A Tony Pulis side was at it again on Saturday afternoon.
WBA traveled to Everton, points-wise becalmed in the high 20's following a win-less run since the first game of the New Year. It's a run that inevitably befalls lower table teams at some stage of the season and drags them gradually, in the minds of the supporters at least, into the relegation mire.
Based purely on shot data Everton routed their visitors 33 attempts to 5, 6 to 1 on target, but Pulis has never been respectful of raw counts and the Baggies won three points with a 1-0 win.
No one has played the payoff between creating few Ben Woolcock "big chances" while allowing lots of long range attempts in return more than Pulis' Premier League teams, most notably Stoke.
WBA's winner, bundled in from a couple of inches out following a near post flick on from a corner proved enough on the day to outscore 33 attempts of which around half were from outside the area and just one from inside the six yard box.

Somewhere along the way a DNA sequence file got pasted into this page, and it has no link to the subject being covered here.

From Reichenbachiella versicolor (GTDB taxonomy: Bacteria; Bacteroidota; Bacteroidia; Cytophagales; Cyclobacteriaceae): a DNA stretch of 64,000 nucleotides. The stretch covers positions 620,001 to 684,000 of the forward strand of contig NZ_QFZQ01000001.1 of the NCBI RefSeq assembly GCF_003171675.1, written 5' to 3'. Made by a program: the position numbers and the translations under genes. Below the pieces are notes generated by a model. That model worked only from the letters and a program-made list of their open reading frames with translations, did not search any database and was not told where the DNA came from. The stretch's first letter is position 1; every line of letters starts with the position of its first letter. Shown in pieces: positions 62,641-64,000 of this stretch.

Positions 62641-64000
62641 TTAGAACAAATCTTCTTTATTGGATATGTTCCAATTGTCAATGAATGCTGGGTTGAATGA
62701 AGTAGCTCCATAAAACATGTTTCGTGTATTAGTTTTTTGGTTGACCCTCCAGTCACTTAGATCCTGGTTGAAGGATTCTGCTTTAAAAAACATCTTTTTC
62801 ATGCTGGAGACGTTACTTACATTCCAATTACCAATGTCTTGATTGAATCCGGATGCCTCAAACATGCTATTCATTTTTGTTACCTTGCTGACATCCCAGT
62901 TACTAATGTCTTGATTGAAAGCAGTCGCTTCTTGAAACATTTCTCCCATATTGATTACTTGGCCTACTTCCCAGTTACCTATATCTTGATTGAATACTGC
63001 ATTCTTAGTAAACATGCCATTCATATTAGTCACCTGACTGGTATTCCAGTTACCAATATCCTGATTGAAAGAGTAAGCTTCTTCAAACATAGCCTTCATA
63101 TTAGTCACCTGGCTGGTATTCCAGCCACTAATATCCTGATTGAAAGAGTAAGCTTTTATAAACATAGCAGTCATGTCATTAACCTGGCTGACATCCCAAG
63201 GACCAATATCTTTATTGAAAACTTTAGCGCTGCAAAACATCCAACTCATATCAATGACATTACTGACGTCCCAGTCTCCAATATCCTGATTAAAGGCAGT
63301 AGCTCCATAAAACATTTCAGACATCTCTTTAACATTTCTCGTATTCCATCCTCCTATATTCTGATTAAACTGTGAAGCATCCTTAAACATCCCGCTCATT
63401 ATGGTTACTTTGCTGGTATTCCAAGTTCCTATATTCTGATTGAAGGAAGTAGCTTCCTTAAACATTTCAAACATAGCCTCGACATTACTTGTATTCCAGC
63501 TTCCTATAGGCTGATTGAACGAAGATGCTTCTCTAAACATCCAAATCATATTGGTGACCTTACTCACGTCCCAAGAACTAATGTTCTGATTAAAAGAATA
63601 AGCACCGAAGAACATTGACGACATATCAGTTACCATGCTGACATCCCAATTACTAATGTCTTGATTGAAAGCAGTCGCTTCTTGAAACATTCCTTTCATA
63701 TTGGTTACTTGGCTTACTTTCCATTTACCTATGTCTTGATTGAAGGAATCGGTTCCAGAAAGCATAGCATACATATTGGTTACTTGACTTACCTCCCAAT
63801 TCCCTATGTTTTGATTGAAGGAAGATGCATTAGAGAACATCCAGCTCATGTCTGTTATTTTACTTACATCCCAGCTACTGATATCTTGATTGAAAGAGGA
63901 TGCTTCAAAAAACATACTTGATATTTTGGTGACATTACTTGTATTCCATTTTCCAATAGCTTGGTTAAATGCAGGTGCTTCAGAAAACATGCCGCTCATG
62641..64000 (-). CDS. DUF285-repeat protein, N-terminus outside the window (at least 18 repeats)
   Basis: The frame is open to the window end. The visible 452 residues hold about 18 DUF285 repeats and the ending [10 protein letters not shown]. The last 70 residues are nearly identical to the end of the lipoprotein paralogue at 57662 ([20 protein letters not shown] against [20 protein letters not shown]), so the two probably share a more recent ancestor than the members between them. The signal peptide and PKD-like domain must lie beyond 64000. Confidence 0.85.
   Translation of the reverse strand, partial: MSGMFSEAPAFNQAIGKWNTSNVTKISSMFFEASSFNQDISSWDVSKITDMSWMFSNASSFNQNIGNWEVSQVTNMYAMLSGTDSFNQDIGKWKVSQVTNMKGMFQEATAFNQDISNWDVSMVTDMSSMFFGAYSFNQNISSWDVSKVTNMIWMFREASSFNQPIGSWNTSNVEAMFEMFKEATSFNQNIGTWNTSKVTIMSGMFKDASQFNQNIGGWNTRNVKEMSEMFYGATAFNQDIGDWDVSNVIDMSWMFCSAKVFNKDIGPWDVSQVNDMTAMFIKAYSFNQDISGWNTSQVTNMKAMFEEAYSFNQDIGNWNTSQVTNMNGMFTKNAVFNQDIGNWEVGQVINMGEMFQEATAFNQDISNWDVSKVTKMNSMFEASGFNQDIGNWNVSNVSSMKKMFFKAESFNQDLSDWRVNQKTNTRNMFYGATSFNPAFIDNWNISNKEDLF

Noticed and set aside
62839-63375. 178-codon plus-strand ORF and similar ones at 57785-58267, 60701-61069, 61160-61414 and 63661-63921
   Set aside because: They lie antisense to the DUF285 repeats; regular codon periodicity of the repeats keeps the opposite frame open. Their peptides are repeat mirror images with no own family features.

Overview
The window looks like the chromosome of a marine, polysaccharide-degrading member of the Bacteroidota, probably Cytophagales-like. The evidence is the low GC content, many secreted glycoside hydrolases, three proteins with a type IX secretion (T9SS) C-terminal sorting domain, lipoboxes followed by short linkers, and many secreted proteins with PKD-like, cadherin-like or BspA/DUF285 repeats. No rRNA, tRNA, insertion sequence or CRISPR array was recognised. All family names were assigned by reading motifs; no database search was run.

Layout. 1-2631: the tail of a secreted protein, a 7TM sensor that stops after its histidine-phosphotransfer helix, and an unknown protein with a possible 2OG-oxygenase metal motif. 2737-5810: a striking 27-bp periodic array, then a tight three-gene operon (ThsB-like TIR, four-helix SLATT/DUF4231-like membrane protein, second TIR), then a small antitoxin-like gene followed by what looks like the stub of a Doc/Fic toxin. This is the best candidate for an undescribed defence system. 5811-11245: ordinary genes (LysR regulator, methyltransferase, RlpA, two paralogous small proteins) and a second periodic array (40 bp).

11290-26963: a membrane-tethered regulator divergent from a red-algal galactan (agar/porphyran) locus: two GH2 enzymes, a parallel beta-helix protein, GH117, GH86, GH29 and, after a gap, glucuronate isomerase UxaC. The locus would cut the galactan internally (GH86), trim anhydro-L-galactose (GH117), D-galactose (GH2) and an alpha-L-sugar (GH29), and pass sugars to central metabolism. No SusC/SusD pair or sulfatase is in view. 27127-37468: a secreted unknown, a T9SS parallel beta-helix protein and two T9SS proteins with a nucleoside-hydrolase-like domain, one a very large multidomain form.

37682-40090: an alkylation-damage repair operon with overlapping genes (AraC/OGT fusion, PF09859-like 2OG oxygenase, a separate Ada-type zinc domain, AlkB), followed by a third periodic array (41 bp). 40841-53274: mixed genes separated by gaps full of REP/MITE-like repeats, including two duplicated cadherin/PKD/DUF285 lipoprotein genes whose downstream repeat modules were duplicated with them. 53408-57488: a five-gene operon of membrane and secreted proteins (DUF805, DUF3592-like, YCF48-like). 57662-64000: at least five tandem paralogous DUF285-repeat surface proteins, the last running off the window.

Gradually accrued superior expected goals defeated by the relative certainty of one virtually unmissable opportunity.
Back in his northern hinterland, Pulis' "stats busting" win failed to garner the press accolades that he won when lifting the manager of the season award for similar performances that rescued a slightly fallen southern giant from an imminent return to the second tier.
Stats that are beloved of the advocates of the beautiful game, possession, pass completion, open play as opposed to putting it into the mixer set play deliveries have been the natural habitat for Pulis' contrarian approach.
If there was a coveted stat associated with "playing the game the right way", a Pulis team were inevitably the ugly outlier, cutting their cloth accordingly.
Saturday's win exhibited another Pulis staple that rarely nudges the dial in one direction or another for the vast majority of Premier League teams.
15 of the 33 Everton attempts were blocked, saving Foster the trouble of making additional saves, without the inconvenience of having to deal with any wicked deflections.
Even when faced with Everton's 33 attempt barrage, 15 blocks is excessive. The average Premier League team would most likely block around half that number and succeed in blocking 15 or more in only around 1 in 100 such games.
So we perhaps have more evidence to add blocking to Pulis' statistical reign of terror. And judging by the enthusiastic way in which Robert Huth, a graduate of the Pulis school of defensive arts, threw himself in the way of some of Arsenal's shots on Sunday, some aspects of Pulisball are gradually seeping into the mainstream Premier League playbook.